- A dictionary of medical eponyms

Samuel James Meltzer

Born  1851-03-22
Died  1920-06-27

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German-born American physiologist, born March 22, 1851, Kurland; Germany; died November 7, 1920.

Biography of Samuel James Meltzer

Samuel James Meltzer at first was attracted to study for rabbi, but then turned to the profession of merchant in Königsberg in Prussia, during which period he completed his studies for the Gymnasium. A young man of no means, it was with sacrifices he commenced the study of medicine in Berlin in 1876. He obtained his medical doctorate there in 1882. The following year he emigrated to America and commenced practice in New York. Still under sacrifices, he followed his inclination to scientific work, simultaneously working in the pathological institute of the Columbia University, with J. G. Curtis.

In 1904 Meltzer eventually was able to quit his practice in order to work in the Rockefeller Institute, where in 1907 he became chief of the department of physiology and pharmacology. With John Auer (1875-1948) he devised a method of artificial respiration, described in Journal of Experimental Medicine, New York, 1909, 11: 622.

«The fact that your patient gets well does not prove that your diagnosis was correct.»

«The constitution does not keep you down exclusively to science, but let med tell you: beware of practice. It is a bewitching graveyard in which many a brain has been buried alive with no other compensation than a gilded tombstone.»
Journal of the American Medical Association, 1909,53: 508.

«I think the Young Turks are getting rather old.»
The Association of American Physicians: Its First Seventy-Five Years.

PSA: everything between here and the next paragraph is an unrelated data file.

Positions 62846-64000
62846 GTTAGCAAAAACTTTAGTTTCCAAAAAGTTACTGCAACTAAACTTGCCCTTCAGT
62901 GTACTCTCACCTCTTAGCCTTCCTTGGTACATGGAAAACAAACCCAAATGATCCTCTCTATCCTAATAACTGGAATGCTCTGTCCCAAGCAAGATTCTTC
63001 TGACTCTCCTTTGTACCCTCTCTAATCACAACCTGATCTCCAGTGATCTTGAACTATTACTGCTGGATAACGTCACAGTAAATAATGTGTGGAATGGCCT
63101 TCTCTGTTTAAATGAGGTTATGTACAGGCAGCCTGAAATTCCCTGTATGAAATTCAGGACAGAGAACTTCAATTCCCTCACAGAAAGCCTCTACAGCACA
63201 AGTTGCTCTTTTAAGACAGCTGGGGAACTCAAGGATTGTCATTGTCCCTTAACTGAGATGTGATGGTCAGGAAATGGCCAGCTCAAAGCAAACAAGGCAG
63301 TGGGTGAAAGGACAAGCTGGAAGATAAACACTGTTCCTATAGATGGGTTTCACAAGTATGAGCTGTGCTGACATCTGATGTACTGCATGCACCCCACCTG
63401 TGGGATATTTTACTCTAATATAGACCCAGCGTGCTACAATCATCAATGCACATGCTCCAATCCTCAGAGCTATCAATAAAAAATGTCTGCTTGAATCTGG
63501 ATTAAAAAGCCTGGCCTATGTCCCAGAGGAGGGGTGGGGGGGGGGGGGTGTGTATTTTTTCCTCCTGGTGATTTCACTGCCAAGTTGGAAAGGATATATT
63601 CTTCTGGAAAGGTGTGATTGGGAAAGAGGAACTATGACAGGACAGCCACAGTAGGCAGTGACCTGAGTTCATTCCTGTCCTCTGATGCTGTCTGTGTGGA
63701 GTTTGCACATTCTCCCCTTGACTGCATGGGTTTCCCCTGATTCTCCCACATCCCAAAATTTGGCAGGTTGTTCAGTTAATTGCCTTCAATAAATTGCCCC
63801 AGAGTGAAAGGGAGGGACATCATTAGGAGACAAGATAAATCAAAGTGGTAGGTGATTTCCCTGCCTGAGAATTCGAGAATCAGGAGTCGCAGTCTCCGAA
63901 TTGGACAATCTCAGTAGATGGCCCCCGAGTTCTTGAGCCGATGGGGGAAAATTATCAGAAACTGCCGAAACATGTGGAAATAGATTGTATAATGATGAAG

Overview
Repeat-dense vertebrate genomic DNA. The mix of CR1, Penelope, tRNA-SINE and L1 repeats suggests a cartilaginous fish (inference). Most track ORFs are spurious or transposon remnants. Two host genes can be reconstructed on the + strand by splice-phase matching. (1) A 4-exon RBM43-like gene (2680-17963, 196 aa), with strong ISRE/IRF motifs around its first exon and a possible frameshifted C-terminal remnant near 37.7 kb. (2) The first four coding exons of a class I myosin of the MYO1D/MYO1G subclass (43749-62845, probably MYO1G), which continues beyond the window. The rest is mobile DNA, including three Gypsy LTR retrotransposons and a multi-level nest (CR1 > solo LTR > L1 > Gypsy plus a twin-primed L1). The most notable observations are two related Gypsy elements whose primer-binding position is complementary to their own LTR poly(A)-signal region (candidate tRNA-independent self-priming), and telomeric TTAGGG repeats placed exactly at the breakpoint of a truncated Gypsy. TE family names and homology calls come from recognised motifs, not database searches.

[Meltzer made this remark in 1921 about his brainchild, the American Society for Clinical Investigation, which was founded as an outlet for young investigators in 1907-1908. Its memberss were nicknamed the «Young Turks» from the nationalisst rebellion in Turkey at that time.]


  • S. Meltzer:
    The disturbance of the law of contrary innervation as a pathogenetic factor in the disease of the bile ducts and the gall-bladder.
    American Journal of the Medical Sciences, 1917, 153: 469-477. Bronchial asthma as a phenomenon of anaphylaxis.
    Journal of the American Medical Association, Chicago, 1910, 55: 1021-1024.
    The work of John Auer and Paul Adin Lewis (1879-1929) led Meltzer to the conclusion that bronchial asthma was due to anaphylaxis, although he did not appreciate that all cases of asthma were so caused.
  • Karl Hugo Kronecker (1839-19145) and S. J. Meltzer
    Der Schluckmechanismus, seine Erregung und seine Hemmung.
    Archiv für Anatomie und Physiologie, physiologische Abteilung. Leipzig, 1883, Suppl.-Bd., 328-362.
    An experimental study, by means of a balloon, of swallowing and of oesophageal contractions.
  • S. J. Meltzer, John Auer:
    Physiological and pharmacological studies of magnesium salts.
    American Journal of Physiology, Bethesda, Maryland, 1905, 14: 366-388.
    American Journal of Physiology, Bethesda, Maryland, 1906, 15: 387-405.
    American Journal of Physiology, Bethesda, Maryland, 1906, 16: 233-251.
    A study on the anaesthetic and other effects of magnesium salts.

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